Those They’re Just Like Us! segments in tabloid magazines try to show celebrities being down to earth in sweatpants or at the dry cleaners, but with Kaling, you know she’s just like you because she is. The book is so freshly sincere and positive without ever being cloying. Another victory of the book is Kaling’s open admission to her relationship with her body. She talks about how much she loves to eat (but also loves dieting fads, calling them a “hobby”) and laments personal stylists who want to dress her in navy, cap sleeves, or “poet tops,” all in the chapter “When You’re Not Skinny, This Is What People Want You to Wear.”
By far, one of the best scenes in the book is where Kaling writes about the photo shoot she and Office co-star Ellie Kemper did for People’s Most Beautiful issue. When the stylist brought a trailer full of size zero gowns, Kaling found herself crying in the children’s bathroom of the public school where the photo shoot was happening. In the bathroom stall, she discovered a smear of what looked like excrement and a child’s graffiti: “This school is bulls–t!” which made her a) laugh and b) demand that the stylist alter one of the gowns to fit her. In the end photo, she’s smiling in a gorgeous fuchsia dress that the stylist had to rip down the back and alter with canvas. Looking at beautiful Kaling, though, you’d never know. It’s a sweet moment of chubby girl victory.
I was so impressed just to read about Kaling that I took for granted throughout the book how hilarious she is. She’s cognisant of her place among today’s funny women. In the first chapter’s Q & A about the book, she answers the fake question “Why isn’t this more like Tina Fey’s book?” with: “I know, man. Tina’s awesome. …it’s very difficult to lure her into a Freaky Friday-type situation where we could switch bodies, even though in the movies they make it look so easy. Believe me, I’ve tried.”
Another golden moment is where Kaling describes the two weeks where she was a guest writer at SNL, working with the likes of Fey, Amy Poehler and Kristen Wiig, but fails to produce any hit sketches. “I had spent the last four hours trying to write a sketch where Bill Hader was a pregnant female cat,” she confesses. “I don’t know why, but it seemed so funny to me at the time. Like, this is gonna be so great when the others hear this aloud. Like ‘Land Shark’ for a new generation.” In another section, she lists her top favorite comedic moments of all time, favoring a lot of Will Ferrell (who wouldn’t?) and giving props to Melissa McCarthy, Amy Poehler and more (honorable mention: Kristen Wiig impersonating Bjork. How did I miss this? How?)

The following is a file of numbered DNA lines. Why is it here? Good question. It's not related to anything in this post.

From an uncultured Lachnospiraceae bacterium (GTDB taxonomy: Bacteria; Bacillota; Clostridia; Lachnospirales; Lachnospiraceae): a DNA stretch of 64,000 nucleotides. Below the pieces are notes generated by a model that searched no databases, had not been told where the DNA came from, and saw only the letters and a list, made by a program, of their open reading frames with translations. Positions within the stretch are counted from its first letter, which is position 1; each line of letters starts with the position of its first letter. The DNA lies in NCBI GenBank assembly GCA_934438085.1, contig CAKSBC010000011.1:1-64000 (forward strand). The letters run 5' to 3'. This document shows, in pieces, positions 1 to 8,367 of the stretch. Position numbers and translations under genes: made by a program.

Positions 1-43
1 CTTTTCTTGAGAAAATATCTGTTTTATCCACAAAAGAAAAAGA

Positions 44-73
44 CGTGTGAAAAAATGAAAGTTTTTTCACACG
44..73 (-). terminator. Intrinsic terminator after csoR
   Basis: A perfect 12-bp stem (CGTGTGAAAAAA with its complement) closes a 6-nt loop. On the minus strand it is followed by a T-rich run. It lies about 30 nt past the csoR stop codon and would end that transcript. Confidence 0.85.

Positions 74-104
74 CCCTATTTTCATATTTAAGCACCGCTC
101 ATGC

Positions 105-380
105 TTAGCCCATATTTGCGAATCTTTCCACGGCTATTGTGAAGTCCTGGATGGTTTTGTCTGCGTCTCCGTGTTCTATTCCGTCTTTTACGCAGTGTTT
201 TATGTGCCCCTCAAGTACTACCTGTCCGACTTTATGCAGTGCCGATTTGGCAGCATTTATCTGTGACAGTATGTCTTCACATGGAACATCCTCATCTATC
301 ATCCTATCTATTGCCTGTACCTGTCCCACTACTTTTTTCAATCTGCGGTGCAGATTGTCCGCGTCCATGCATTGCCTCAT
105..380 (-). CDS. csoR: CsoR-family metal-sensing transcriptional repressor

Even with a bright list of household female comic names, Kaling is a minority as a successful female TV writer, as only 15% of television writers right now are women. And even with films like Bridesmaids beating out dude films at the box office, the debate of women being funny is still on the table. Kaling nails this at the very end of her book, in response to the mock question, “Why didn’t you talk about whether women are funny or not?” “I just felt that by commenting on that in any real way, it would be tacit approval of it as a legitimate debate, which it isn’t,” she writes. “It would be the same as addressing the issue of “Should dogs and cats be able to care for our children? They’re in the house anyway.” I try not to make it a habit to seriously discuss nonsensical hot-button issues.”
It’s awesome to find a celebrity book that is equally as satisfying as it is genuine.